By Maryam Shah ,Toronto Sun
First posted: Sunday, July 20, 2014 06:09 PM EDT
Disabled man Kevin Rogers, 51, alleges a TTC collector verbally abused him, prompting Rogers to file a complaint with the TTC. (Maryam Shah/Toronto Sun)
TORONTO – Kevin Rogers simply wanted to ride the subway with his family to Ripley’s Aquarium on a sunny weekday.
Instead, he says he got an earful from a TTC booth collector who accused him of being a “diddler” in front of other people.
Rogers has been quadriplegic and in a wheelchair since a diving accident at the age of 20. The 51-year-old who says he has worked in disabilities training for 17 years is no stranger to taking the TTC daily, usually alone.
His limited hand dexterity means he can’t physically pull out a token to pay his fare. So he usually ends up relying on a TTC employee or fellow rider to reach into a Roots pouch strapped around his waist to retrieve a token for the fare box.
But last Wednesday morning, Rogers claims that a St. Clair station booth collector, when faced with this request, went “beyond rude” in his response.
“I asked him if he would take the token out,” Rogers said. “That’s when he said ‘Are you some kind of diddler?’ And he told me that I was sick and that I had issues and then he finally just let me pass through the gate.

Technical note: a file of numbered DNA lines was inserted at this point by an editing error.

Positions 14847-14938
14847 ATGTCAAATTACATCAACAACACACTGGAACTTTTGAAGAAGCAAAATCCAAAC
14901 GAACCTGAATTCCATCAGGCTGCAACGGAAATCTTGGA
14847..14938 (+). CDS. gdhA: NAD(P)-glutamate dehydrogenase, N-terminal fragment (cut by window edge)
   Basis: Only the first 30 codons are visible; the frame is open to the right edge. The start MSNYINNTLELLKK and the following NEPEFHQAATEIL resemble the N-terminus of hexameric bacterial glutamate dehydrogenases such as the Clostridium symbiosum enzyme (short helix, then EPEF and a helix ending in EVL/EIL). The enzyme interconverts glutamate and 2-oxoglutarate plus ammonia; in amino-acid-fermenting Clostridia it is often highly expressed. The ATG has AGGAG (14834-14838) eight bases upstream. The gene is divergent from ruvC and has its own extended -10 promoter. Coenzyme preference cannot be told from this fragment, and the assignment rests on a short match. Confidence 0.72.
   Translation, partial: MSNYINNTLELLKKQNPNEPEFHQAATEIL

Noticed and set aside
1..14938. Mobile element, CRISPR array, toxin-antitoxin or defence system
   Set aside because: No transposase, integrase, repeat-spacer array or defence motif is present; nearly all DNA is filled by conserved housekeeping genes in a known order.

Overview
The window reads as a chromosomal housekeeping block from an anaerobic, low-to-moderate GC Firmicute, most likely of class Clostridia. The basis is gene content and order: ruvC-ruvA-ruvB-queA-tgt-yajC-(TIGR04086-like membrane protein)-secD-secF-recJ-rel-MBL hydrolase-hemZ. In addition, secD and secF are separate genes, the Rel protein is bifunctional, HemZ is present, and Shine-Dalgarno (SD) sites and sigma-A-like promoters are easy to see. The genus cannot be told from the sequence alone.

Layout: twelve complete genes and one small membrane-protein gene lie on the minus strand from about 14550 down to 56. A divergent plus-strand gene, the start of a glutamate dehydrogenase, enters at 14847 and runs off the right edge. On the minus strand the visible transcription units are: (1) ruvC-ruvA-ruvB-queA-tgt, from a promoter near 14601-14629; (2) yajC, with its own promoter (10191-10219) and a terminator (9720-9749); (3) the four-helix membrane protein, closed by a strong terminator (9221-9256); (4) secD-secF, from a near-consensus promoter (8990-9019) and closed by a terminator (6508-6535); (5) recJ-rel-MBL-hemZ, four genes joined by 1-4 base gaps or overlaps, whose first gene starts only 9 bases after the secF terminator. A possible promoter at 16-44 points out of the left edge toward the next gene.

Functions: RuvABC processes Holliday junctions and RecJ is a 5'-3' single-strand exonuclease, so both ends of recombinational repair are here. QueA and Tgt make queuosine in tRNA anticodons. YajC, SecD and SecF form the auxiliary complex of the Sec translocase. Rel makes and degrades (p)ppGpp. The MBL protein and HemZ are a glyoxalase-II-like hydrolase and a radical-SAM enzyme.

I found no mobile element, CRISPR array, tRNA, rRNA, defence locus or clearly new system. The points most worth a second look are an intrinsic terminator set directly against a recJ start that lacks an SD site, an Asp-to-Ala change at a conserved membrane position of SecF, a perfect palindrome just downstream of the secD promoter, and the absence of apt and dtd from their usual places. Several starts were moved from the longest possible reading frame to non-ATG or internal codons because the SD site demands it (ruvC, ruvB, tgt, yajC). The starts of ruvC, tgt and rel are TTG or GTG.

“It was very hurtful.”
Faced with a bizarre public accusation of perversion, Rogers says he did not know how to respond.
“I was appalled and I was shocked and embarrassed and hurt,” he said.
The alleged interaction was over in a matter of minutes but bothered Rogers enough to file an official complaint with the TTC.
“This guy should have some kind of sensitivity training or something or a serious reprimand,” Rogers said. “You don’t deal with customers in that manner.”
TTC spokesman Brad Ross said he couldn’t speak to details of the allegation but the TTC will “review the complaint, speak with the customer, and interview the employee concerned to determine next steps.”
While all employees “have discretion in how they go above and beyond to assist a customer,” a station collector cannot leave the booth for “security reasons,” Ross added.
He said TTC workers do undergo sensitivity training and are expected to “treat all members of the public with dignity and respect.”
Rogers said he isn’t looking for a termination, he simply wants better training. He said this isn’t the first time a transit worker has treated him rudely.
“It’s not just an isolated incident,” he said. “All he had to say is, ‘I’m sorry, I can’t assist you with that.'”